Apocalypse: Yes, I agree: creating modern society and having sundry labor-saving and life-saving technology has changed the parameters of survival for the worst.

                      Much like the feminists like Hanna Rosin (spelling?) who argue that modern western society is suited to female survival and men have made themselves obsolete – and that it’s a good thing.

                      Thus: the natural state must reassert itself.

                    9. The term “natural” has no meaning as used in that sentence.

                      (I recommend C.S. Lewis’s Studies In Words — particularly the chapter on Nature, of course — for those interested in the philosophical reasoning behind that assertion.)

                    10. Apocalypse (extrapolated from the movie, I know there are different iterations/interpretations in the comics) would have a ready definition: the state of nature prior to technological civilization and which shaped the people who were able to create technological civilization.

                      Because everything that takes humanity away from reliance on the body/genetic capability and the X-gene which is expresses itself through those mediums is a harmful deviation which allows weakness and degeneracy to proliferate.

                      Everything from plumbing to medicine to personal firearms must go.

                      If better transportation is advantageous, then the X-genes for such abilities as increased speed, teleportation and levitation must be selected for and strengthened by a process of eugenics and by creating the necessary pressures to select and strengthen such abilities, even if a few thousand individuals perish during the trials. Likewise for any other service or phenomena which would otherwise be accomplished through technology.

                      Magneto was on the right track, but he didn’t go nearly far enough: the highest good is not the individual life or freedom of individual mutants, but the purification and strengthening of the X-gene to drive its potential to an apotheosis.

                      (In case you haven’t noticed, I’m arguing from a villain’s perspective)

                    11. Continuing to argue from a villain’s perspective.

                      Since individuals (even strong ones) might decide to make their offspring’s lives easier, then society requires strong long-lived leadership to keep the process (of the purification and strengthening of the X-gene to drive its potential to an apotheosis) on track.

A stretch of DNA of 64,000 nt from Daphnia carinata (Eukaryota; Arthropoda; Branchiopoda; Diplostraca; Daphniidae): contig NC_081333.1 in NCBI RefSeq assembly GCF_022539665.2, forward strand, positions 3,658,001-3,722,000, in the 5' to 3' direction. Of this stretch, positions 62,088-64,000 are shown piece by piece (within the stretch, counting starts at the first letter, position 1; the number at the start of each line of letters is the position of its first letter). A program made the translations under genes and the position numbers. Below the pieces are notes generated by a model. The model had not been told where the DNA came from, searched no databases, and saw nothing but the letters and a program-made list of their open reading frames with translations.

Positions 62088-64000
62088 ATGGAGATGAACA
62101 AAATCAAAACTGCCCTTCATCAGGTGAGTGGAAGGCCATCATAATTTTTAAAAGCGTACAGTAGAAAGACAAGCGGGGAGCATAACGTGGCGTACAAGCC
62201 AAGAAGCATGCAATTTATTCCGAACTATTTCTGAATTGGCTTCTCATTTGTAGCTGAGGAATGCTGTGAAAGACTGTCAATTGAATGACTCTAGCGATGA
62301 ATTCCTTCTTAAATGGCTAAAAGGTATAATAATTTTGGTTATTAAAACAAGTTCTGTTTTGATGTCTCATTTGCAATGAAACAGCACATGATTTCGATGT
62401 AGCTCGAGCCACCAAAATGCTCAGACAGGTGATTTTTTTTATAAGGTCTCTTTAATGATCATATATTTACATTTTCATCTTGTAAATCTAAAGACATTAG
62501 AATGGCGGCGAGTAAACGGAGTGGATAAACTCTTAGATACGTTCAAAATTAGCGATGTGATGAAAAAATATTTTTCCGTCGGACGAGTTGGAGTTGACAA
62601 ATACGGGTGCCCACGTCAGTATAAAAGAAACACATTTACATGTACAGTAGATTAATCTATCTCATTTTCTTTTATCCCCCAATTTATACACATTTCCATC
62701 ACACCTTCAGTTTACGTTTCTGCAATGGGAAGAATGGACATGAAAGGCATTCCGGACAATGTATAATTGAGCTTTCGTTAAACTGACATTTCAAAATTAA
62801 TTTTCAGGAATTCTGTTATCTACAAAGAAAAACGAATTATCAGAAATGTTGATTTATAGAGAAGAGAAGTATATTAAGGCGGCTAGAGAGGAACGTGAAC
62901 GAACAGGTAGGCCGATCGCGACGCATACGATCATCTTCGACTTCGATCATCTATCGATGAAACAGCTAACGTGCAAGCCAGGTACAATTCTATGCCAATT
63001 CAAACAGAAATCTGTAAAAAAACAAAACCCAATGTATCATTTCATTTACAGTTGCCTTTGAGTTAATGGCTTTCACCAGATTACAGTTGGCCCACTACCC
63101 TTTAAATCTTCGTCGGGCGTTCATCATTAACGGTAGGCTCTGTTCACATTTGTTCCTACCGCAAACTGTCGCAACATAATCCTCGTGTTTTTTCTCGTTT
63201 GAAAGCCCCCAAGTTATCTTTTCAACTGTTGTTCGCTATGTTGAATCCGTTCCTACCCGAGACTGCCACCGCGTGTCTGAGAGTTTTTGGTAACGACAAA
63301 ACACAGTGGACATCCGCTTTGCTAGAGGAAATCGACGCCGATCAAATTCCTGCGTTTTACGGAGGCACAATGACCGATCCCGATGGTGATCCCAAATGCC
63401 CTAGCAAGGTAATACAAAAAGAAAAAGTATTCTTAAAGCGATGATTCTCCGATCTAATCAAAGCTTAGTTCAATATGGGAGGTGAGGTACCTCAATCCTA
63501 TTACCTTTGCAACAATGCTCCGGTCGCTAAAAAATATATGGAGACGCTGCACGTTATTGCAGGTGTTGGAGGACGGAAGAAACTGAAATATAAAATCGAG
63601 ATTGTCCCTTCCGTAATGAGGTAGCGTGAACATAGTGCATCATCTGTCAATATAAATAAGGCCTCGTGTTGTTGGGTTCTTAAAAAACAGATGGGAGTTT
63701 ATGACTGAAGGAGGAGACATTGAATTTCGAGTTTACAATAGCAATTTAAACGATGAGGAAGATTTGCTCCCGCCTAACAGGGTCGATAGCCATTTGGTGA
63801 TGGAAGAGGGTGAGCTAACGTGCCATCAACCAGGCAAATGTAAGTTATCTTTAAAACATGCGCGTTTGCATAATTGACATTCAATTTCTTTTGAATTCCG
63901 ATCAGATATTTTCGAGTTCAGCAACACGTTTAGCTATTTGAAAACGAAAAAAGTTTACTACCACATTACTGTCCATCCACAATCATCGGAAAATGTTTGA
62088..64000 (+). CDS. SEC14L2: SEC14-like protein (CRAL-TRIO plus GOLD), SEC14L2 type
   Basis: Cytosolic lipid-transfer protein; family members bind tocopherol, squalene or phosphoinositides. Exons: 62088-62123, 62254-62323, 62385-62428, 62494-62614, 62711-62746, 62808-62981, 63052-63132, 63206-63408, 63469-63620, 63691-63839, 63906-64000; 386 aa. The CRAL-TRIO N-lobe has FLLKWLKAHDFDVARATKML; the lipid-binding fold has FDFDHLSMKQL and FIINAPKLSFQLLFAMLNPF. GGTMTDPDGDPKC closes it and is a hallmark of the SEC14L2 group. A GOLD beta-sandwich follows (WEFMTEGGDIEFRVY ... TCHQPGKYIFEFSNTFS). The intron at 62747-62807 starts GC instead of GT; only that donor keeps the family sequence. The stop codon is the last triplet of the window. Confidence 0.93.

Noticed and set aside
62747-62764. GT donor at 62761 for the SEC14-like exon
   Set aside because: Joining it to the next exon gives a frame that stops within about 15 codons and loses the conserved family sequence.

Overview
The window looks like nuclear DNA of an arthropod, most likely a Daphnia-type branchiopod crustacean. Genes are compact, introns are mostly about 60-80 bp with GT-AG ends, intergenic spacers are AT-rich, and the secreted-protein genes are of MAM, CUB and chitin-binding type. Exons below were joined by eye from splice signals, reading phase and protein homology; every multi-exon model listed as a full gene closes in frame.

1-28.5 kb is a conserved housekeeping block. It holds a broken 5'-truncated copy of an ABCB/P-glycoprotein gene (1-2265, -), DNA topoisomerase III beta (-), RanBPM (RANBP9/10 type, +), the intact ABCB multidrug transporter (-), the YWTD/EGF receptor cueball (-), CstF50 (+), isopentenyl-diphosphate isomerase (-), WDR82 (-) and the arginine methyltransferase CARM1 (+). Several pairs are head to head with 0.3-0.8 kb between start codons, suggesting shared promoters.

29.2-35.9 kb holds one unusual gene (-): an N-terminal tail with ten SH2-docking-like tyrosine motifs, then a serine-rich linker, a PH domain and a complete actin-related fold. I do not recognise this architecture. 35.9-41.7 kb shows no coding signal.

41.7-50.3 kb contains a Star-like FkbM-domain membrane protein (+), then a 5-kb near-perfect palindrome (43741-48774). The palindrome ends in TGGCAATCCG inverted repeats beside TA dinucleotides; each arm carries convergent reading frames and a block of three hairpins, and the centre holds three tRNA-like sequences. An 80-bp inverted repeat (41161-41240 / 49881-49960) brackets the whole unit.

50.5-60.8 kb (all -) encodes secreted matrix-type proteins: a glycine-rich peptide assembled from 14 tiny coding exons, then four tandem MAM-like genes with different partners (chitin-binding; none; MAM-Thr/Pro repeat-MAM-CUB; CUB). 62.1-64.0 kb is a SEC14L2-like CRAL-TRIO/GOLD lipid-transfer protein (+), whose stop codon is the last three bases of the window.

Of course, since mortal leadership might fail to keep the process on track, it is better for the leadership to be in the hands of an immortal (like Apocalypse). 😈

                    12. Then, logically, we should all be anaerobic one-celled organisms because all the oxygen pumped into the air by blue-green algae disturbed the natural reducing atmosphere.

                    13. To which there’s an obvious answer:
                      Of course he’d use argument by redefinition.

                      He’s an evolutionary failure who is incapable of functioning. He can’t even compete with those he declares to be dead-ends without massacring them– which is a removal of data and a violation of the idea of survival of the fittest.

                    14. -Mary-

                      Apocalypse: Nature does not mean stasis. There’s a process to nature and to the Darwinian growth that attends it. Use of technology to separate from/shield from this process has set the species back – and technological civilization by its very nature* has this effect and so must be dispensed with.

                      A program of Darwinian eugenics, on the other hand, will work with and accelerate this process.

                      *chuckle – different uses of ‘nature’ – chuckle (yup, I skimmed the chapter)

                    15. “There’s such a thing as the main current. It’s a question of surrendering yourself to that. Making yourself the conductor of the live, fiery, central purpose. Becoming the very finger with which it reaches forward.”